When I started working at Scope in 2013 I was a bit sceptical about End the Awkward and thought we should be focusing on other things like poor social care support, lack of access, or disability hate – rather than these tongue-in-cheek films which seemed rather silly. Of course Scope does work hard on those other areas and have done so in the past. There’s also a lot of great work being done by other organisations and by fantastic disabled activists too to address these issues.

I’ve read research findings on attitudes towards disability and it really saddens me that we have not moved on in our views towards disability in the way we have on race, sexuality or gender. End the Awkward addresses that.

It also takes the issue directly to a big section of the population who don’t engage with disability equality and too often don’t know any disabled people. We’ve found that humour is a great way to engage this audience who might not have previously paid attention to disability.

The Golden Rule

We know that from the feedback we receive. Attitude change is crucial to getting better policies and practices in place to give us the opportunity to flourish in the workplace, to play our role in communities and enjoy the same life chances as others.

When I speak with younger disabled people they tell me how much they love End the Awkward. Non-disabled campaigners tell me how impressed they are with the approach we have taken. I have seen how humour has been used successfully to address other areas of discrimination and I honestly believe it can work to address the sometimes suffocating prejudice I have had to endure throughout my life.

So H.I.D.E, don’t hide. Just don’t treat us differently than you would want to be treated yourself and if you have your own ideas on how to improve attitudes towards disability then please share them with us. We always want to hear from you!

Want to get more involved in End the Awkward? Share your awkward stories with us

Scope for Change: “Campaigning is a marathon, not a sprint”

Scope for Change, our training programme for campaigners, is supporting a group of disabled people to launch their own campaigns.  To help them on their way, we invited Kajal Odedra from and Lucy Ann Holmes from No More Page 3 to share their campaigning experiences and expertise.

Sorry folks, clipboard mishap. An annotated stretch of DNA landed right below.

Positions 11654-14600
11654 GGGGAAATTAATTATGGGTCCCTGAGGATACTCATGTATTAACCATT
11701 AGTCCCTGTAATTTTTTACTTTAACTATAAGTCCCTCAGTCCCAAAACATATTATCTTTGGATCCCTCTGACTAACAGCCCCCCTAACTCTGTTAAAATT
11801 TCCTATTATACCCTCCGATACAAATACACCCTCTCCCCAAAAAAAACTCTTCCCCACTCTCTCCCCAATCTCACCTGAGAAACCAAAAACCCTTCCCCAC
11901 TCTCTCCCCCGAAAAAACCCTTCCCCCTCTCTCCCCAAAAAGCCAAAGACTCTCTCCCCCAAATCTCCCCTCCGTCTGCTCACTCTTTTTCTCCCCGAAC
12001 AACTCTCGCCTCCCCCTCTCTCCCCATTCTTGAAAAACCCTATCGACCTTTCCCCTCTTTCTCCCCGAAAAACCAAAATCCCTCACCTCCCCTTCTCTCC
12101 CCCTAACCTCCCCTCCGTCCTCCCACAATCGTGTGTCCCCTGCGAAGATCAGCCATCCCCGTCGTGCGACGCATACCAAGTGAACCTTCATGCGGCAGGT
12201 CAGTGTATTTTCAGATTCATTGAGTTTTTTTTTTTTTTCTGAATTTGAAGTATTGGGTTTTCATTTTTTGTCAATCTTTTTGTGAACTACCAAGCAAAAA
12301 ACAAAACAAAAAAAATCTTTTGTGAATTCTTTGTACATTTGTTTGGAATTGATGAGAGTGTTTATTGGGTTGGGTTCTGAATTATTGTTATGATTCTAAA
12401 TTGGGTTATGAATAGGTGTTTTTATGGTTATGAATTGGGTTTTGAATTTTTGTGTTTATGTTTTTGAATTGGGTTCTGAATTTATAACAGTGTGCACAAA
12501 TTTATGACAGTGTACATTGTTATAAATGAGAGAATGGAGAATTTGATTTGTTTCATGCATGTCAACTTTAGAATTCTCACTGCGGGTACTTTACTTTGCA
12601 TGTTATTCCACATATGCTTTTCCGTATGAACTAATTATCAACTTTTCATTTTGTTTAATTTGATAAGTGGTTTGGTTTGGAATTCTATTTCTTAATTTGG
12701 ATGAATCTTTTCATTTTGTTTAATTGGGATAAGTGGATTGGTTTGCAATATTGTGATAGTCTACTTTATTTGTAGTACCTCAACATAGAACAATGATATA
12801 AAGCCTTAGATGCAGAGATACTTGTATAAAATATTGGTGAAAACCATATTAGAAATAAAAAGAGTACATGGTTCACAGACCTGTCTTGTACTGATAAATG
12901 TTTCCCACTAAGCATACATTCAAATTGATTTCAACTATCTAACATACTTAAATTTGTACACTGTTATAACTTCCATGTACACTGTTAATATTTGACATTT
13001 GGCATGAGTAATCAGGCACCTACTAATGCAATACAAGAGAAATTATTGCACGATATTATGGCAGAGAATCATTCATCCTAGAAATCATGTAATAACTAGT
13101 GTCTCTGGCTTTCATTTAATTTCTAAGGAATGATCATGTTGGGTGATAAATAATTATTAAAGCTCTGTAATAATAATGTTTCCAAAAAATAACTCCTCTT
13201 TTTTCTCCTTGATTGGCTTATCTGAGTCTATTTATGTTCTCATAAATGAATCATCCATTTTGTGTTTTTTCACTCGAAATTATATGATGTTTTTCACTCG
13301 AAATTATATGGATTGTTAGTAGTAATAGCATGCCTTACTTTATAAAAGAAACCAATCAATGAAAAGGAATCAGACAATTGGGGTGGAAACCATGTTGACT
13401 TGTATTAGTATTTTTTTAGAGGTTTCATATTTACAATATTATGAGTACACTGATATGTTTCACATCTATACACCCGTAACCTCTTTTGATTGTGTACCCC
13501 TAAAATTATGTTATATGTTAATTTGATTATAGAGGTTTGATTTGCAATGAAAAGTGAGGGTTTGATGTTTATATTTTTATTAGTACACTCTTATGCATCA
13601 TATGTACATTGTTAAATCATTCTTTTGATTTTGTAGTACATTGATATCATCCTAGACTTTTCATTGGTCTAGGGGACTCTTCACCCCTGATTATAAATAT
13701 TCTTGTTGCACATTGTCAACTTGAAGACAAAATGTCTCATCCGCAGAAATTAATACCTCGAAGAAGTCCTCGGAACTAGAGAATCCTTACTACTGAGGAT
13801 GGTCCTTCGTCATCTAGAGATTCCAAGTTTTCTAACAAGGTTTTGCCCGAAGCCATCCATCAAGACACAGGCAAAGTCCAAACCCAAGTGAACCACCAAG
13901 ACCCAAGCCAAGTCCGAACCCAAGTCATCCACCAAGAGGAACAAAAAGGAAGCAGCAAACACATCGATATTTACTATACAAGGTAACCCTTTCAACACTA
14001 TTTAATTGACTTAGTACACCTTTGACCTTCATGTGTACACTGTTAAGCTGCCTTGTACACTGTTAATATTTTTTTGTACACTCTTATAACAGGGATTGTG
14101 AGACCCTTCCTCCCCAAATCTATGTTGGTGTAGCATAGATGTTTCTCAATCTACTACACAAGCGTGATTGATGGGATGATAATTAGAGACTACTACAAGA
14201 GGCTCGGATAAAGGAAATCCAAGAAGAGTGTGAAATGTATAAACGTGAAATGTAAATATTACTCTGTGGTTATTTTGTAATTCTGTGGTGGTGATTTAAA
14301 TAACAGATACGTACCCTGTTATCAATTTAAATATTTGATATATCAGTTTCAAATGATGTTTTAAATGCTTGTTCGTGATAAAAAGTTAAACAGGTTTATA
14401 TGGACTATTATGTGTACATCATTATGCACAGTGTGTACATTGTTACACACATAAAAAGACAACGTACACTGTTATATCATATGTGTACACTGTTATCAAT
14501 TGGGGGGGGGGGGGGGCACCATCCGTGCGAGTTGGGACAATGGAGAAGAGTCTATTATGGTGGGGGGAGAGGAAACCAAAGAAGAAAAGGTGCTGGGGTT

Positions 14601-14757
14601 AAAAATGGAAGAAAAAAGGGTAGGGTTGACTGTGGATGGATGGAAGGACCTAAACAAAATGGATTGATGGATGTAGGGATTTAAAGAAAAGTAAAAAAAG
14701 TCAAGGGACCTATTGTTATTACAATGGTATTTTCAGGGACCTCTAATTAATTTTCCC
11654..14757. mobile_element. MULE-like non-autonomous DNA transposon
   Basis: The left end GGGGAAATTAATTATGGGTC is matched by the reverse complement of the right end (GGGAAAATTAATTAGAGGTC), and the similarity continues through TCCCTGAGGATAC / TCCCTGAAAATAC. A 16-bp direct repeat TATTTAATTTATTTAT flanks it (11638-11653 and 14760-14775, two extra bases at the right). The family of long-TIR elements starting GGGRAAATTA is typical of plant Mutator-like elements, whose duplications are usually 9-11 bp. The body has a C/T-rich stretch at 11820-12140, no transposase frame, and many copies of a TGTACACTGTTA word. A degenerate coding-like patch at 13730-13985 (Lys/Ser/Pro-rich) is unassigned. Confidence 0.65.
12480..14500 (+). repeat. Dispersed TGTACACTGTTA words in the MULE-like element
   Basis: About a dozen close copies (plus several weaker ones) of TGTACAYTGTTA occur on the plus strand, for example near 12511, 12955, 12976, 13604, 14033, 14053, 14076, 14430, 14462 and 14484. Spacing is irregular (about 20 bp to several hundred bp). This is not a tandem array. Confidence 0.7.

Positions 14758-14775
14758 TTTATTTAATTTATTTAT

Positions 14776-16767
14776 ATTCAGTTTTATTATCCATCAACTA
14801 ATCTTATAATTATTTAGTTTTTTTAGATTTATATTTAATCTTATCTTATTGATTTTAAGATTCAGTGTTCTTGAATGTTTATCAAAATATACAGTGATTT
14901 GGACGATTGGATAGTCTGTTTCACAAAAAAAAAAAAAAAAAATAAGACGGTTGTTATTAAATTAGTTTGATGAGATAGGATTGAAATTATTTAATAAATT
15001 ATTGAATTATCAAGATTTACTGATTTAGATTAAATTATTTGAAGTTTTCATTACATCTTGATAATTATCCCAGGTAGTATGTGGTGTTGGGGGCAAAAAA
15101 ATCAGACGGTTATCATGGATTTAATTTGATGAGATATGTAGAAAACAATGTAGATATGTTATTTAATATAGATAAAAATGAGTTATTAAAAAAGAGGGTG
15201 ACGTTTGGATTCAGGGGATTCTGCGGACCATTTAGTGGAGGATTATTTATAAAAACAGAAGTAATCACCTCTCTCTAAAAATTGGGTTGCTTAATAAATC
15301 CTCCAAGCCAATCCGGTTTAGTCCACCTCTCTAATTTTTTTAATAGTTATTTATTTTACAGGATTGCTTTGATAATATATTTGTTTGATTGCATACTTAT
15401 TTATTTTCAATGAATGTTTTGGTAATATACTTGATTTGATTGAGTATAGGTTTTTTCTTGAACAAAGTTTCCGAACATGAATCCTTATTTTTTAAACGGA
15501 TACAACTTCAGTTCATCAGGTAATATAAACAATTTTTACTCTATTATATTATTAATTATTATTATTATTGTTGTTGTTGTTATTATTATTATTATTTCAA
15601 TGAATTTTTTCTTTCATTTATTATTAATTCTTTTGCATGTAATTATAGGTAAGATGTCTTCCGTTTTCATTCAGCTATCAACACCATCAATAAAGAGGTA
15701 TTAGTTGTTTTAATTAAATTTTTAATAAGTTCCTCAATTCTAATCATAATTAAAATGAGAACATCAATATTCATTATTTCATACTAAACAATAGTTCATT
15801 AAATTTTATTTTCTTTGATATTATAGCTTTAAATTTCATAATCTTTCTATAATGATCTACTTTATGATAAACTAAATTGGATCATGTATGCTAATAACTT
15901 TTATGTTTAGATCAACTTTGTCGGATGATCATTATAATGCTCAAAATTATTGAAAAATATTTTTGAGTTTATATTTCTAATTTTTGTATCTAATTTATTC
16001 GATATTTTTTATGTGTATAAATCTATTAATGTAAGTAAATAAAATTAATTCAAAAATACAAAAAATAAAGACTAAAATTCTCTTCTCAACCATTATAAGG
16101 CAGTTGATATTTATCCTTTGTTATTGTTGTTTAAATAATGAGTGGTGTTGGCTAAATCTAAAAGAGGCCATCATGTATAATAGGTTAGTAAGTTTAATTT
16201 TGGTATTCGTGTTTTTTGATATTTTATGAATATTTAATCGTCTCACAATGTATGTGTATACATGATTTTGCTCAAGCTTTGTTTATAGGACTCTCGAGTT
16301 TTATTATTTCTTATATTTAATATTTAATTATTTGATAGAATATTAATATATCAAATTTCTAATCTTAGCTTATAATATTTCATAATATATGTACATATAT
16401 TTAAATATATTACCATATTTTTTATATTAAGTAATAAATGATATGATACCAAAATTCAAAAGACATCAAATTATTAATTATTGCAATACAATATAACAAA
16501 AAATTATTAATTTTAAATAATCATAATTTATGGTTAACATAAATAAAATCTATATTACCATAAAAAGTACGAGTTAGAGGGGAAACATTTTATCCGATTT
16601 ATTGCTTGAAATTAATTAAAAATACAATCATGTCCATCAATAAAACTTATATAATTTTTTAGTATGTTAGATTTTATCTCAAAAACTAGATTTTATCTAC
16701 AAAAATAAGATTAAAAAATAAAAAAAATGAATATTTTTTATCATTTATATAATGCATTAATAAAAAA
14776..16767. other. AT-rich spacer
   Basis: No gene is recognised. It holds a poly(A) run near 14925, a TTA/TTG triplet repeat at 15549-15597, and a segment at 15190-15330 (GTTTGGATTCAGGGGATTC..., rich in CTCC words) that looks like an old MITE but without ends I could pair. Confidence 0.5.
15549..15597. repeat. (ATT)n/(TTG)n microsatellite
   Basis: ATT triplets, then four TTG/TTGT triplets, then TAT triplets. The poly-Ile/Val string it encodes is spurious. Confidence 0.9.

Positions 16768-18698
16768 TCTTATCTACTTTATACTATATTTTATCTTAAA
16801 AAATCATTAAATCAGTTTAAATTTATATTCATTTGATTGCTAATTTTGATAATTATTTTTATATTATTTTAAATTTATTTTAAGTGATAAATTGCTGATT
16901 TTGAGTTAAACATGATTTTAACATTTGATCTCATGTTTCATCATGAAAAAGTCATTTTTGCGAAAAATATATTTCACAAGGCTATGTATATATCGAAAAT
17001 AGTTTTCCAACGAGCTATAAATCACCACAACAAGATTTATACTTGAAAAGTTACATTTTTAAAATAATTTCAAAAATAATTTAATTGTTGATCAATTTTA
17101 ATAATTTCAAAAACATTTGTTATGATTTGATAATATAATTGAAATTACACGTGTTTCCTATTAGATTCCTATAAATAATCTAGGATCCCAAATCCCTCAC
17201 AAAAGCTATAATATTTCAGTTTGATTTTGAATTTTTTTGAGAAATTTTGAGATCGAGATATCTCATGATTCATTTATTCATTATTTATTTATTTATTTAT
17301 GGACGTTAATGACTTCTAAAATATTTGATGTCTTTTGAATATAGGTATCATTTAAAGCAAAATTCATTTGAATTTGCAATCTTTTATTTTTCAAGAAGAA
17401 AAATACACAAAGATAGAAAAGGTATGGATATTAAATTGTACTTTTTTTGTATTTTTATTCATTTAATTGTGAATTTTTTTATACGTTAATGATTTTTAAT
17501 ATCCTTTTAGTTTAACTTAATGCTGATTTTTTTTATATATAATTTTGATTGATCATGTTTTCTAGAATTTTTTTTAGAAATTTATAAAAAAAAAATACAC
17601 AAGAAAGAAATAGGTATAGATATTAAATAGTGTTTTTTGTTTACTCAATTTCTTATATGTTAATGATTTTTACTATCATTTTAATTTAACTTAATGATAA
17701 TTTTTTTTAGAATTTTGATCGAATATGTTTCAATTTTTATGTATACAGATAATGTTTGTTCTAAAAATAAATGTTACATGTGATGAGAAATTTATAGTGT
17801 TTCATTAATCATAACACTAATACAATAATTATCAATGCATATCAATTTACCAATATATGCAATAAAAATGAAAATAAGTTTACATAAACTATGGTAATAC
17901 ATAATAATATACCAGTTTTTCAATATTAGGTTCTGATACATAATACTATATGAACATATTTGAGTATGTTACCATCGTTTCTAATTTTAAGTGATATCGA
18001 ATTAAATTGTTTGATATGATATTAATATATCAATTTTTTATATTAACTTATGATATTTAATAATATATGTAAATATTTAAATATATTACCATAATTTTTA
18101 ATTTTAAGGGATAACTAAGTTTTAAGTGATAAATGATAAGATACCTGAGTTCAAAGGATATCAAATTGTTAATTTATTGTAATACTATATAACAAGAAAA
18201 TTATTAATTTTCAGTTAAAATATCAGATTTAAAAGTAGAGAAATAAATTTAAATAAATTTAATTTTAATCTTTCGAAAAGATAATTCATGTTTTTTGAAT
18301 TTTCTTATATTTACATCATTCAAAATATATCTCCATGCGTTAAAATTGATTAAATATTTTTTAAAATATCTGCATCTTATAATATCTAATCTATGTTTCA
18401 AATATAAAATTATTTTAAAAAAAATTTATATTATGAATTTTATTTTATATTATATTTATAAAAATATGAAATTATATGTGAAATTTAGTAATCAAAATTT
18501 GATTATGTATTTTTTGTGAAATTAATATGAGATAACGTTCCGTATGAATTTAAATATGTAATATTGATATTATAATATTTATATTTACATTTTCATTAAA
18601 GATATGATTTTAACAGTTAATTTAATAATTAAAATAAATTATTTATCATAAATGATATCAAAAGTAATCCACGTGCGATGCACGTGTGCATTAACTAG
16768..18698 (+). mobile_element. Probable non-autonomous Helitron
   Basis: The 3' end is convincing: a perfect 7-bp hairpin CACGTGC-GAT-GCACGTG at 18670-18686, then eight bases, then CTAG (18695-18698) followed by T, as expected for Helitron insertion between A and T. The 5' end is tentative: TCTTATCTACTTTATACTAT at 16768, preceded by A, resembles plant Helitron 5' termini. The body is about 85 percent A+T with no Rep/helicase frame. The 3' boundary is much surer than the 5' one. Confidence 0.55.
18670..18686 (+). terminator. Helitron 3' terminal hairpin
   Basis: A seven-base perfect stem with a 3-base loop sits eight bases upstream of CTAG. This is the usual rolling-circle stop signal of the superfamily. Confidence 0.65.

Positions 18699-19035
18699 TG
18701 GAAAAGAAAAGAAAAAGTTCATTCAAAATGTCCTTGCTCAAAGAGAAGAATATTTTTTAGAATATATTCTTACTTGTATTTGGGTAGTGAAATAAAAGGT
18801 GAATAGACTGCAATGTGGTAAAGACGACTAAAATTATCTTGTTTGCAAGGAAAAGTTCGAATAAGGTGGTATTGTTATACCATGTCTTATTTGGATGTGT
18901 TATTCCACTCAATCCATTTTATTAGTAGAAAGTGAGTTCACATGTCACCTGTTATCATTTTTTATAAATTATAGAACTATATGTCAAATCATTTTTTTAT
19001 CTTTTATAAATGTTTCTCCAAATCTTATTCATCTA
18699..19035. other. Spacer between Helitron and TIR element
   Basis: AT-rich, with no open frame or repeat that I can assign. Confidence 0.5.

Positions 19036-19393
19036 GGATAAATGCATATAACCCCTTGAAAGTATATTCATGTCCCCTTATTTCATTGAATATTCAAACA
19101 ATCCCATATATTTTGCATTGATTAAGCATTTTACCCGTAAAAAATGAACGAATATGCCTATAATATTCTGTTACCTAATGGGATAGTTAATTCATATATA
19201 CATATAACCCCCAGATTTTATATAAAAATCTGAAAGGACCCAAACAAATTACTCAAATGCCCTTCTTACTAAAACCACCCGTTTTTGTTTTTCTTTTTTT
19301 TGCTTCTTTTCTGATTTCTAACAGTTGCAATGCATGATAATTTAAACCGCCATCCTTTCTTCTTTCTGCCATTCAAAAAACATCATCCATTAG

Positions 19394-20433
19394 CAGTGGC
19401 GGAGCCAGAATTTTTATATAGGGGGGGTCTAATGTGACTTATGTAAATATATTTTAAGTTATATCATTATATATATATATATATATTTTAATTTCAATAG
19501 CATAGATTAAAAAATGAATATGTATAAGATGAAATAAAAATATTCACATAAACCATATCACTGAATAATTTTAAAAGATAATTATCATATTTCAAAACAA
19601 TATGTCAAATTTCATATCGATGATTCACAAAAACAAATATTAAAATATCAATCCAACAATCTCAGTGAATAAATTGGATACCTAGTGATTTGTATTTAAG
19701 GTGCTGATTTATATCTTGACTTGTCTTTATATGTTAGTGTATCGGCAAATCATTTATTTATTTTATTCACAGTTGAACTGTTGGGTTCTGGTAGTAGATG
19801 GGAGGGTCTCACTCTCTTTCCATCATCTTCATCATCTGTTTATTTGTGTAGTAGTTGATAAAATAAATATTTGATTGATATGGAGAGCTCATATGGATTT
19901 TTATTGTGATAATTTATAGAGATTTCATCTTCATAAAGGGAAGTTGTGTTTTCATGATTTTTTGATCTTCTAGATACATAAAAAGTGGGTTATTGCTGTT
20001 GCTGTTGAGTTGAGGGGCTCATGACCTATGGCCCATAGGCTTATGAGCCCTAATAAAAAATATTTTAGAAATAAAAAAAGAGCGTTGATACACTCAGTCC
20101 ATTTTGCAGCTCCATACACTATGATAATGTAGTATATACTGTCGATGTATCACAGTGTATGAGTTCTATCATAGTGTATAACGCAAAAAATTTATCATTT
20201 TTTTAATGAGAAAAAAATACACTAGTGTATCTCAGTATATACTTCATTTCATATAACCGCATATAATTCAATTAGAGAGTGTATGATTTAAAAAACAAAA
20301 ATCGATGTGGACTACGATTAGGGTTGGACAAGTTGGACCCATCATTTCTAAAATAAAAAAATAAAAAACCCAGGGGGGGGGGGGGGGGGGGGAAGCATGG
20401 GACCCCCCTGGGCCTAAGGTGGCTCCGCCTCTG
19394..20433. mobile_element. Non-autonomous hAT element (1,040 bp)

“Campaigning is a marathon, not a sprint”

This was one of the key messages which emerged from a training session on Saturday 9 July  when disabled  campaigners involved with Scope for Change came back together for the first time since their residential training weekend in early April.

Seb, a Scope for Change campaigner laughing
Seb, a Scope for Change campaigner

Since the training weekend, the campaigners have been developing their strategies, tactics, and creating change through their exciting campaigns.

The campaigners taking part in the programme come from all over the country and are aged between 18 and 25 with a wide range of impairments.

Coming from a variety of background with varying degrees of campaigning experience, the campaigners are focusing on very different issues and are using different methods to achieve their goals.

The training day was to give everyone the opportunity to meet up, compare their campaigns and share their experiences.

Diverse campaigns for a diverse community

Scope for Change_Behind the Scenes_136
Kajal and the Scope for Change group

There are nearly 12 million disabled people in the UK.  The Scope for Change group reflects that diversity within the disabled community. Some of the group are focusing their campaigns on making train transport more accessible, while others want to raise awareness of hidden impairments.

A number of the campaigners are working together on a campaign to end domestic and sexual violence against disabled women. Other campaigners are focusing on making museums more accessible to people with autism, making wildlife reserves more accessible and improving access to gyms for disabled people.